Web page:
City returns to Level 1 water restrictions

Grand Forks City Council briefs from its regular meeting of April 11.

How They Voted – Grand Forks City Council meeting of April 11.

How They Voted – Grand Forks City Council meeting of April 11.

Council held its only regular council meeting of the month on April 11 with several topics up for discussion including water restrictions, pickleball courts and a motion to stop discussion on the Councillor Julia Butler court ruling.

Water restrictions

In a very close vote, council approved removing Stage 2 water restrictions and returning to Stage 1 water restrictions as of April 11. The vote was 3-2 with Julia Butler, Chris Hammett and Mayor Frank Konrad voting for it and Chris Thompson and Colleen Ross voting against it.

The background information stated that the current snow pack levels for the area are at 127 per cent (of normal) and that the forecast for April and May indicate above normal temperatures for Western Canada.

Ross spoke against it saying that the high snow pack (127 per cent) is a nice figure but that it is “melting really, really fast.”

“We are losing our water quickly; we don’t have precipation,” she told council. “Although we are seeing our streams running, our soils are getting dry already…I can support this resolution but I really want to caution council that this year we don’t drag our feet and we keep an eye on not just the flow of our rivers but we keep an eye on the dryness of our soil.”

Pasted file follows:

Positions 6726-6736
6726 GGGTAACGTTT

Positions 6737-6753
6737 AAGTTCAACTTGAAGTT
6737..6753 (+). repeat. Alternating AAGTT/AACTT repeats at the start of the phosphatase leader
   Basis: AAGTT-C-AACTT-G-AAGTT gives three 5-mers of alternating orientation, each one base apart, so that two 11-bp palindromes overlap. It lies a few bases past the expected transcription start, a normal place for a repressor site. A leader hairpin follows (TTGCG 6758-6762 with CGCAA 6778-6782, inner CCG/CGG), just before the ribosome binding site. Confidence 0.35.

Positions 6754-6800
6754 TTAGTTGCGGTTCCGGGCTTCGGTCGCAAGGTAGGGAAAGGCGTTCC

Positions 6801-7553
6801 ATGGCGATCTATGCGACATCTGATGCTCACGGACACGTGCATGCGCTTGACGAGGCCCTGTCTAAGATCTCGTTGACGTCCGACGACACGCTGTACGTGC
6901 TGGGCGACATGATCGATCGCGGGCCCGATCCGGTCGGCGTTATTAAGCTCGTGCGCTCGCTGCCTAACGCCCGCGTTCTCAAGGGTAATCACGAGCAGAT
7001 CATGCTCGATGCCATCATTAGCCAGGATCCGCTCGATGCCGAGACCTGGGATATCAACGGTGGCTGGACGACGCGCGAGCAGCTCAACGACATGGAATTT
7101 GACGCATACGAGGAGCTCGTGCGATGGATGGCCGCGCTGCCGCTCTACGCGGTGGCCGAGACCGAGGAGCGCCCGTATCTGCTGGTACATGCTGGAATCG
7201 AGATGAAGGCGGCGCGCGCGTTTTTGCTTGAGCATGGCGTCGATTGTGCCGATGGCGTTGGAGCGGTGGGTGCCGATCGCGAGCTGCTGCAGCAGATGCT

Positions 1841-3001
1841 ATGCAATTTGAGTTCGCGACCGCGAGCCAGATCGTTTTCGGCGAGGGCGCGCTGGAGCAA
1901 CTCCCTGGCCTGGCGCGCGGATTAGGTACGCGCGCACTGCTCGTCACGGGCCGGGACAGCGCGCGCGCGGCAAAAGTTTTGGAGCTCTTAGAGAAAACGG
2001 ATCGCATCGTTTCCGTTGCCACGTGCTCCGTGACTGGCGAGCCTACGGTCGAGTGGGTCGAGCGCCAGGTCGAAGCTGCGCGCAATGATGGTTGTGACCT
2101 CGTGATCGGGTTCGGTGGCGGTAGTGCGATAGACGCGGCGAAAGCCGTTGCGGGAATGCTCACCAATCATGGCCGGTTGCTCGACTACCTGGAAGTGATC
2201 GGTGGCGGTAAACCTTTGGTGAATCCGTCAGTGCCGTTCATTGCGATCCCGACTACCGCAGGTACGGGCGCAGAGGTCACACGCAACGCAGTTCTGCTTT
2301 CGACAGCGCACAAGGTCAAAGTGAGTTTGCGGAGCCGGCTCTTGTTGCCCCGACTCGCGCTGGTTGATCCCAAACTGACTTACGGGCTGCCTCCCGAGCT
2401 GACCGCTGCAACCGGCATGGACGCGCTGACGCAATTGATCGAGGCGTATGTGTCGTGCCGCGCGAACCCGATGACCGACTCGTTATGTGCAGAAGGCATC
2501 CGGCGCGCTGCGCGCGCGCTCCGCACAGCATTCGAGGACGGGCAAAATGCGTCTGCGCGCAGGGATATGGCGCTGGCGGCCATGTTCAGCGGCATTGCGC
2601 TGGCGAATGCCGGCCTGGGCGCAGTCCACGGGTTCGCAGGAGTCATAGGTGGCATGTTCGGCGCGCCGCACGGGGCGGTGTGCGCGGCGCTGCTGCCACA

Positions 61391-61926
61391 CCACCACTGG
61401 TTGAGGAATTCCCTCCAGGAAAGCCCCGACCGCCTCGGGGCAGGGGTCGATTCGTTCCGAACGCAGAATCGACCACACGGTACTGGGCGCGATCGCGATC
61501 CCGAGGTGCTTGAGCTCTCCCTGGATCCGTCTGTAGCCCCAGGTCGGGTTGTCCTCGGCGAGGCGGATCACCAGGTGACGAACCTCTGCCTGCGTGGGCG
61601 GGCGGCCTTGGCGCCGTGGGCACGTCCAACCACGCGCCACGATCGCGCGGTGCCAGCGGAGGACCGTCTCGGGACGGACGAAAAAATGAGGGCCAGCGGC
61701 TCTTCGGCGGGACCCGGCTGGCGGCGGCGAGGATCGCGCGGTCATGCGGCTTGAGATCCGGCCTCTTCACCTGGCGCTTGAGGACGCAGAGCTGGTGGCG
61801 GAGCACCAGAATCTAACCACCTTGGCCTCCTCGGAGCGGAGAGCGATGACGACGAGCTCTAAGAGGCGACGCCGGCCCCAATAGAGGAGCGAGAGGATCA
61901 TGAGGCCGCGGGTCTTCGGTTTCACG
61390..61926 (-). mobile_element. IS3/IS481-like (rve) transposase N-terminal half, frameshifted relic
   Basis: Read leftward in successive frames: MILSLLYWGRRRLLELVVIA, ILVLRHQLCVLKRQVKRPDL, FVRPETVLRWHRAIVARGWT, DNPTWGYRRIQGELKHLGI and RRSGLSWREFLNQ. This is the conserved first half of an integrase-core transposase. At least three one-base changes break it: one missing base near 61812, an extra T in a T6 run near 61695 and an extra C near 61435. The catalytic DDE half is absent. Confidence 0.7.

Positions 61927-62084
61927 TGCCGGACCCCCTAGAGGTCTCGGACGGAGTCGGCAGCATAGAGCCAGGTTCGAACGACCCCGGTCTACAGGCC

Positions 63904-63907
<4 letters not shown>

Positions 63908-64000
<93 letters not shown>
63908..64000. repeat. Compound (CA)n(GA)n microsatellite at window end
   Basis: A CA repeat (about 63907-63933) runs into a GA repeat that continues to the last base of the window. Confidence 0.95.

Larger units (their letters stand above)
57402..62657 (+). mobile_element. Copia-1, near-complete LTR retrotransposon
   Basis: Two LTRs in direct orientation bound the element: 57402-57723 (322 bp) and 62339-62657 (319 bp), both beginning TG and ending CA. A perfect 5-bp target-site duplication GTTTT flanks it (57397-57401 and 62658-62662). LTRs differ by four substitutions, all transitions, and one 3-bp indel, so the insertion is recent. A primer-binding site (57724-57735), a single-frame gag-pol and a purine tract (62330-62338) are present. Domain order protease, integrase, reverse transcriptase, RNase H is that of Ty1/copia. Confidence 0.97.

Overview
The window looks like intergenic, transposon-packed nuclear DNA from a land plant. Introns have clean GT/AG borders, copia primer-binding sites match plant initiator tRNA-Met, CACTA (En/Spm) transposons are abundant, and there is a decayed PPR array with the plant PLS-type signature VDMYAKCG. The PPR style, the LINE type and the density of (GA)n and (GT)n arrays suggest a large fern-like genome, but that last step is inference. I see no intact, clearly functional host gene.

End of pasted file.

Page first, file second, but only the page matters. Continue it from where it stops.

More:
Stage 1 Water Restriction allows outdoor sprinkling on alternate days with “even” numbered civic addresses sprinkling on “even” numbered days, and “odd” numbered addresses sprinkling on “odd” days. Sprinkling hours are restricted to between the hours of 7 – 9 a.m. and 7 – 9 p.m. Automatic timed underground sprinklers can water between 12 midnight until 4 a.m.

For the complete Grand Forks Sprinkling Regulations with information on times to water please check out the city’s website at grandforks.ca.

Pickleball

Council voted unanimously to commit money ($7,256) from the slag fund towards the cost of resurfacing the entire compound at Barbara Ann Park and dedicate one court as four permanent pickleball courts. The background information states that the pickleball group has subsequently secured additional funds of $25,000 contingent on the city support and are seeking private donations.

“I just think this is a great deal for the city that for $7,000 we’re going to get our courts resurfaced and updated,” said Butler. “The amount of work the pickleball association has done to get their grant money in place to help us with this is wonderful. It’s going to benefit the community as a whole.”

Parking limit quashed